Bringing my bike to Switzerland was definitely a good idea. I’ve been able to ride as often as I want, in some of the most beautiful countryside I’ve ever seen. Cycling gets me out of the car and into the open air and sunshine, along less-traveled routes, close to pedestrians, small villages, shops, and farmland. I can slowly enough to read signs and take in the scenery, think about the culture and history, and enjoy the colors around me. And of course, there’s the luxury and speed of going downhill. All forms of travel have their advantages, but I prefer that which enables me to test my physical boundaries. For me, cycling is ideal.
Cycling in Switzerland offers adventurous terrain paired with cycling-friendly infrastructure on roadways and public transit. It makes cycling possible for a wide range of people- families with children, touring cyclists with panniers, day riders, athletes and mountain bikers. Depending on your level of skill, it’s possible to cross dramatic distances, pass through idyllic scenery, or just enjoy a short excursion. Bike lanes on highways and bike paths with few vehicles protect cyclists from traffic, while within cities cyclists enjoy their own section of the road and separate stoplights with bicycle-shaped designs. Hiking paths cross which through remote areas often share mountain-biking trails, and no matter where you are in Switzerland, there’s bound to be a village a few kilometers away with a public water fountain and a chance to resupply. Buses and train stations are always within a few hours’ ride and most often even closer than that, so you can cut your trip short at any point and take public transit to your next destination.
There are 9 national cycling routes and 55 regional routes marked throughout Switzerland. Many of these routes overlap and all of them cross through culturally and historically significant sites. These signs are always maroon with a white bicycle icon and communicate elevation intuitively. If the bicycle is tilted upwards, the trail will include some elevation changes. If it is level, then you can expect a level road. If there is sudden, dramatic change, such as an increase in 500 meters over 5 kilometers, this may also by indicated by a small sign, but not always. Frequently between towns you can expect some indication of distance, at a crossroads where several routes meet, you can expect a large sign with a regional map and explanations of the various routes related to that crossroads.
Bicycle maps of 22 specific regions are available through Kummerly and Frey on water-resistant paper and come with a code for a downloadable maps for your smartphone. I still prefer the paper versions for ease of access. I bought a map for the southern Alsace region for my ride from Freiburg to Switzerland, and a map of the Jura region for the time I lived in Pleigne. I used the latter much more frequently and ended up giving away the Alsace map to a co-worker. When I cycled from Pleigne to Meiringen and also to Basel, I researched my route beforehand and then relied on road signs along the way to accompany my notes.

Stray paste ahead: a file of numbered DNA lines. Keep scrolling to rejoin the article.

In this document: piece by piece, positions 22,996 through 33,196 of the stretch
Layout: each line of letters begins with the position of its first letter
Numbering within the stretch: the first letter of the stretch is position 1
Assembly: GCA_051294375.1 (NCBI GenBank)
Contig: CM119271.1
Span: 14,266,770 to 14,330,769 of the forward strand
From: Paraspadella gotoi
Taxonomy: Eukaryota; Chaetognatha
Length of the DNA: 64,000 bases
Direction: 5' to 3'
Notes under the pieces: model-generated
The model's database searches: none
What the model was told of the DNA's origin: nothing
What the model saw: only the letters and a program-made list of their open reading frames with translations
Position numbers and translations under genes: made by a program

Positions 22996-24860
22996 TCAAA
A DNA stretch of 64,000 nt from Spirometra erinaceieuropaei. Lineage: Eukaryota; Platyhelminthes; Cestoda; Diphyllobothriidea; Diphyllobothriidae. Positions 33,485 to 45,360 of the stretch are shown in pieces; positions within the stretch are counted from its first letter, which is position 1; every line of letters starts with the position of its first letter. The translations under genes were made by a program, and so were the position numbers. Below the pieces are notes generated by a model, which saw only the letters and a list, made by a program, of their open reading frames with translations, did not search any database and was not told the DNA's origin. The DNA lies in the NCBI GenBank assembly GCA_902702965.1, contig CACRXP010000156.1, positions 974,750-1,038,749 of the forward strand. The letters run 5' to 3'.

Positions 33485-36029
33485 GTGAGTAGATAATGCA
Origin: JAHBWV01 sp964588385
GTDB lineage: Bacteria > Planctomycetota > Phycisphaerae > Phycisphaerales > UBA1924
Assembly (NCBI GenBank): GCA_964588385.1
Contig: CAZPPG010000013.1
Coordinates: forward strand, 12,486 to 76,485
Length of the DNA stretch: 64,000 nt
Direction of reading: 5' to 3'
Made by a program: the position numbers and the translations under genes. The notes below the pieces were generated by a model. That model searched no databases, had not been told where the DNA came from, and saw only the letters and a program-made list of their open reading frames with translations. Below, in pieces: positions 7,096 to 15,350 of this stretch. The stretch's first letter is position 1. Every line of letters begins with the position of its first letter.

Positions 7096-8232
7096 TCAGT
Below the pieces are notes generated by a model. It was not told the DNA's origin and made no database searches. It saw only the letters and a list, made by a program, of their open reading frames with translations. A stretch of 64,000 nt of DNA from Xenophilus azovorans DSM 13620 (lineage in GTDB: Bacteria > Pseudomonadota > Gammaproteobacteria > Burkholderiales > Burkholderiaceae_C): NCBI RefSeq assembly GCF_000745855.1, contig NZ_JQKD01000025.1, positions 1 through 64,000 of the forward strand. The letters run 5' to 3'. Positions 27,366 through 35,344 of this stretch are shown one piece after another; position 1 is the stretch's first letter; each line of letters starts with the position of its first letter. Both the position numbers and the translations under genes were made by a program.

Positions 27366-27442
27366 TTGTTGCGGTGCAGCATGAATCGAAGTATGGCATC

Learning to read the elevation indicators on the maps became much more important than judging distance when cycling with bike luggage in Switzerland, particularly in the Jura. I also had to get used to the metric system in terms of both distance and elevation. Having misjudged the manageability of a route, there were many times when the gradient was so steep that I had to pull over and walk the bike up the hill. If I had read the elevation indicators more carefully, I would have chosen a different route. I learned the hard way that 20 miles of farmland cannot be covered in the same amount of time as 20 miles in the Berner Oberland. Generally speaking, the routes which follow streams have the lowest elevation, even through mountainous terrain.
Accommodations are a simple problem to solve because villages are so close together and wild camping is generally permitted. Campgrounds, bed & breakfasts, guesthouses and hostels are also easy to find, so lodging is never a problem. Even in the most remote alpine areas, there are cycling paths which pass by farms or mountain huts, or are within hiking distance of either. The more adventurous mountain biker could plan a journey similar to the hut-to-hut hikes popular along the Via Alpina or any of the other 6 national hiking routes or the 64 regional hiking routes.
Just this last weekend I completed a three-day cycling trip which I will detail in an upcoming post, and for the first time traveled with a tent in addition to my bike luggage, wild camping one night and using a proper campsite on the following evening. Although the conveniences of the latter had their advantages, I preferred the independence and quiet of the former, and look forward to more multi-day cycling trips when I’m back home in Alaska.